Because of the depth on the Ravens' roster, none of the team's recent draft picks are expected to have a starting job waiting for them when the 2010 season begins.
But that doesn't mean that they won't have an immediate on-field impact.
Many of the players recently selected by GM Ozzie Newsome are expected to see plenty of playing time on special teams, an aspect of the game upon which head coach John Harbaugh, a former special teams coach, places heavy value.
We saw last year how a high draft pick's inability to play special teams can severely limit his chance at playing time. Paul Kruger was a second-round pick, but he didn't have special teams experience, which led to him being active for only nine games last season.
The Ravens won't have the same scenario with Sergio Kindle, a second-round pick this year.
"[Kindle] was a very good special teamer early in his career at Texas," Newsome said. "That's one of the questions we asked him at the Combine, and he lit up when talked about special teams."
The Ravens see Kindle as the perfect special teams player because of his strength, speed and willingness to create contact. He was productive in that aspect early in his career at Texas, making 14 special teams tackles and adding a blocked kick.
"Sergio Kindle's going to be able to run down the field on kickoffs," Harbaugh said. "He's a physical, hard-hitting kind of guy, and he's fast and he's big and he likes to play."
At 350 pounds, Terrence Cody won't be sprinting down the field on kickoff coverage or retuning punts (although that would be pretty entertaining to watch), but the Ravens other second-round pick will have his niche on special teams as well.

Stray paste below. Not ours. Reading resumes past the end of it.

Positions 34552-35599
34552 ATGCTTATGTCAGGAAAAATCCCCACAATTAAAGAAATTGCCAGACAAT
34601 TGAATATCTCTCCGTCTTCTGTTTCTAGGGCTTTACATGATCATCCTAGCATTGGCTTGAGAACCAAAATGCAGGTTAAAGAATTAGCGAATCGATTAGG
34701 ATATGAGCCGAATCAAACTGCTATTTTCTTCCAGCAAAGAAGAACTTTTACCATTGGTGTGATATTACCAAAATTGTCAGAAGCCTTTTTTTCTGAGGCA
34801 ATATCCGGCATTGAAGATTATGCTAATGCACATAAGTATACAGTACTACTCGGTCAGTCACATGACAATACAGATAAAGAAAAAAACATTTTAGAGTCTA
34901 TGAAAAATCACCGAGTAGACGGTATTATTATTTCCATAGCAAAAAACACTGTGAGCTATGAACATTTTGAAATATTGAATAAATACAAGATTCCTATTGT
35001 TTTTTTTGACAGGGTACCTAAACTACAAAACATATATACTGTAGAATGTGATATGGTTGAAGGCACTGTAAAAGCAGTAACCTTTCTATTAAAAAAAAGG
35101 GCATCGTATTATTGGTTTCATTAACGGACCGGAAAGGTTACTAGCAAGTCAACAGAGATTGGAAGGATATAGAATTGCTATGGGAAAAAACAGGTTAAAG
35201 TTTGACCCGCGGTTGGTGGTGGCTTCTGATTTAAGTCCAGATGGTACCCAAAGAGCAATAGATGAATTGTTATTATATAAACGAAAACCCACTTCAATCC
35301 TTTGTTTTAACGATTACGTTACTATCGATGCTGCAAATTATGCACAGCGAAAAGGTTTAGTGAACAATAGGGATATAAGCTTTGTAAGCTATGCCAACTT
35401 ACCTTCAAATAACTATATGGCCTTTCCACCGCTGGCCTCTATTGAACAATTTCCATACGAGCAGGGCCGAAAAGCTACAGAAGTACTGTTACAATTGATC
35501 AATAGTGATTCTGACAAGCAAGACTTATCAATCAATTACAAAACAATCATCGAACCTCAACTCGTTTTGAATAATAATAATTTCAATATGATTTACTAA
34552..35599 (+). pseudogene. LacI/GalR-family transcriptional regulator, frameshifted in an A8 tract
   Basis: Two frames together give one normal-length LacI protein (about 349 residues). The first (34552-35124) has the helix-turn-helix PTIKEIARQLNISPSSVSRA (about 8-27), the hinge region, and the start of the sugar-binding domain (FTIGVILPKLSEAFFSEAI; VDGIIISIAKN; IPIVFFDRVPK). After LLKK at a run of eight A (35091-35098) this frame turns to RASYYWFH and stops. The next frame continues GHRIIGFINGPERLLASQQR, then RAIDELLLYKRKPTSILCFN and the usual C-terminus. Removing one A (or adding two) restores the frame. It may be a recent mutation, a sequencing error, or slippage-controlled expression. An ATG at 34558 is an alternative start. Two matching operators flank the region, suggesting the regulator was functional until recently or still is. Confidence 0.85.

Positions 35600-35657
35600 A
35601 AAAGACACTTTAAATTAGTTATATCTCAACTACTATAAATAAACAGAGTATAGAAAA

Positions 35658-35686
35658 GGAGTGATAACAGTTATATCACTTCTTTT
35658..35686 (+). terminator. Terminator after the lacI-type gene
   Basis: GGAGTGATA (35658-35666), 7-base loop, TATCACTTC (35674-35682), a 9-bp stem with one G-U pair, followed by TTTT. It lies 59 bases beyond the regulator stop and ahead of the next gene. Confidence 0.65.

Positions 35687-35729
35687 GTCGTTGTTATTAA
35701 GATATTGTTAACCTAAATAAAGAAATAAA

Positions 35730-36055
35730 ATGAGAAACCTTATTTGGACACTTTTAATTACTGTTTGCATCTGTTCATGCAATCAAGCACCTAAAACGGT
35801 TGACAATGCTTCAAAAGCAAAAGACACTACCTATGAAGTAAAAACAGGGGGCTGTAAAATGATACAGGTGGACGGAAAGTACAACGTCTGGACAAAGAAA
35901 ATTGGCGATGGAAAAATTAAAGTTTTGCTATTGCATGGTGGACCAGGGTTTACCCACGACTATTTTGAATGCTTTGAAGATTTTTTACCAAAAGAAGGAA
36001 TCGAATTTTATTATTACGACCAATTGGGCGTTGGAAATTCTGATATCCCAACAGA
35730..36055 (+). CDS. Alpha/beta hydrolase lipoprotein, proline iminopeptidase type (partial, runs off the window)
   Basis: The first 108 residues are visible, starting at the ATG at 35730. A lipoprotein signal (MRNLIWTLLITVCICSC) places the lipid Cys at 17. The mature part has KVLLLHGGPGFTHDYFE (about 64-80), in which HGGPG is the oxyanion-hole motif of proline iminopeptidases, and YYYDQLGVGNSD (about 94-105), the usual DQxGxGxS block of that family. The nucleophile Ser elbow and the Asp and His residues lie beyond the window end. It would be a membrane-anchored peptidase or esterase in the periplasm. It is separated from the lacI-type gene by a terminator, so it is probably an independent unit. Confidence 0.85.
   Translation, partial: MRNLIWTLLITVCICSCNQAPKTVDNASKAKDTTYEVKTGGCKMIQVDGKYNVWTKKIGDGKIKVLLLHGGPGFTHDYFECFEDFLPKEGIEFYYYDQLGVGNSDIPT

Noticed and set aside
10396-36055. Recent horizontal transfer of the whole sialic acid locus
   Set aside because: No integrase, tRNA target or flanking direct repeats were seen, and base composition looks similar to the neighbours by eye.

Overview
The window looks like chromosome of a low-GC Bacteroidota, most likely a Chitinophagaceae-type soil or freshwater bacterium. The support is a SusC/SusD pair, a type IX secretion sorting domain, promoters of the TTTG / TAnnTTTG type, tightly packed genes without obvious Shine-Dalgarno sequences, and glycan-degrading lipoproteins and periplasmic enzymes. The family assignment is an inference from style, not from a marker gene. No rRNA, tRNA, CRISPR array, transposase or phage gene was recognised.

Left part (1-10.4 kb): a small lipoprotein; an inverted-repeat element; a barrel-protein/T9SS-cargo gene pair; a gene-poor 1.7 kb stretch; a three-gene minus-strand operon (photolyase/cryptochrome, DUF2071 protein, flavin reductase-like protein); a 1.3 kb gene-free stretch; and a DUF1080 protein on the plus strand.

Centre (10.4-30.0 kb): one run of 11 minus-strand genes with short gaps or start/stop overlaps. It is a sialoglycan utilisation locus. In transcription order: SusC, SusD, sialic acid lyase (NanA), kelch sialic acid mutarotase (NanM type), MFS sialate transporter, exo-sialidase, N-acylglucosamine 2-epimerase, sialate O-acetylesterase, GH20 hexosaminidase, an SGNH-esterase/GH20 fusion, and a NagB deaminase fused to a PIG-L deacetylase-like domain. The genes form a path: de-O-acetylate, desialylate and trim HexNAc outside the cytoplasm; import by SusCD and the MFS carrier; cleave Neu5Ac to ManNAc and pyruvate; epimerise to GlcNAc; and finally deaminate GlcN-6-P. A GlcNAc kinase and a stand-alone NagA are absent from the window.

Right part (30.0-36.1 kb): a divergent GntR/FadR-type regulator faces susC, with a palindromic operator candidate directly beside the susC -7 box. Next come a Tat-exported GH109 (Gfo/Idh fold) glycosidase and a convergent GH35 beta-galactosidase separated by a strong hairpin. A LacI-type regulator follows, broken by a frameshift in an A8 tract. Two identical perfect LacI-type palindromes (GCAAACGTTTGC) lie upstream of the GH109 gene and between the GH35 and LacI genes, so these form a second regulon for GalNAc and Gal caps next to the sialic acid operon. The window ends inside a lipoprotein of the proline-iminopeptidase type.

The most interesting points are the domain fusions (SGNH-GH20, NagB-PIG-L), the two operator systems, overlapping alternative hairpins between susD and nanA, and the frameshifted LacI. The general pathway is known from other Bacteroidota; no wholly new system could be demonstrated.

"He can block field goals," Harbaugh said. "He can run over offensive linemen - he's done that in the past."
The two tight ends that the Ravens selected, Ed Dickson and Dennis Pitta, both could hear their numbers called quite often on special teams as well. Both guys check in at about 6-4, 245-250 pounds, and that size combined with their athleticism makes them prime special teams targets.
"Ed Dickson, he's a tight end that can really run, and he's athletic," Harbaugh said. "Pitta's the same way - he can run, he's athletic, he's a big, rangy guy. He can cover kicks and stuff."
Then there's David Reed, the first of the Ravens' two fifth-round picks. Reed returned kickoffs during his junior season at Utah, and posted an impressive 25.4 yard average on that area.
Reed had the kickoff return responsibilities lifted during his senior season because the coaching staff viewed him too valuable to the offense to risk on special teams, but the Ravens believe he will be in the mix for the Ravens' kickoff returner job during training camp.
Special teams might not be an aspect that thrills most fans, but it's one that Harbaugh and the coaching staff value, and in this year's draft class, they will find plenty of players who are able to contribute in that area.
"What's exciting to me," Harbaugh said, "[is] that you've got a bunch of guys that bring something to the table as far as size and speed that can play special teams."